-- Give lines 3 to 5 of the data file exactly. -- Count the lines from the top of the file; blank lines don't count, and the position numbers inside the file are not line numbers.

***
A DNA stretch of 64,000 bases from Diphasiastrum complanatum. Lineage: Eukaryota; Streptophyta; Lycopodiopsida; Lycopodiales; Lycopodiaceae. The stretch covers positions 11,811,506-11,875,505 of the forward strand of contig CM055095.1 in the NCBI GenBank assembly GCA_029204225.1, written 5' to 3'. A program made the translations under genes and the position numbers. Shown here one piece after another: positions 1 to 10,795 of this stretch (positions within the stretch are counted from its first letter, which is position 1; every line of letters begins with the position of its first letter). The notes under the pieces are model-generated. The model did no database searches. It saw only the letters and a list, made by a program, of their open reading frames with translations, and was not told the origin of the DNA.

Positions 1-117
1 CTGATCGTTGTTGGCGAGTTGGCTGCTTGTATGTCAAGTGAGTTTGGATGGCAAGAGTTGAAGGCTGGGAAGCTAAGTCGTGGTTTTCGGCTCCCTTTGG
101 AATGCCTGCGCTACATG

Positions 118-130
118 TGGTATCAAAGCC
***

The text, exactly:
1 CTGATCGTTGTTGGCGAGTTGGCTGCTTGTATGTCAAGTGAGTTTGGATGGCAAGAGTTGAAGGCTGGGAAGCTAAGTCGTGGTTTTCGGCTCCCTTTGG
101 AATGCCTGCGCTACATG

Positions 118-130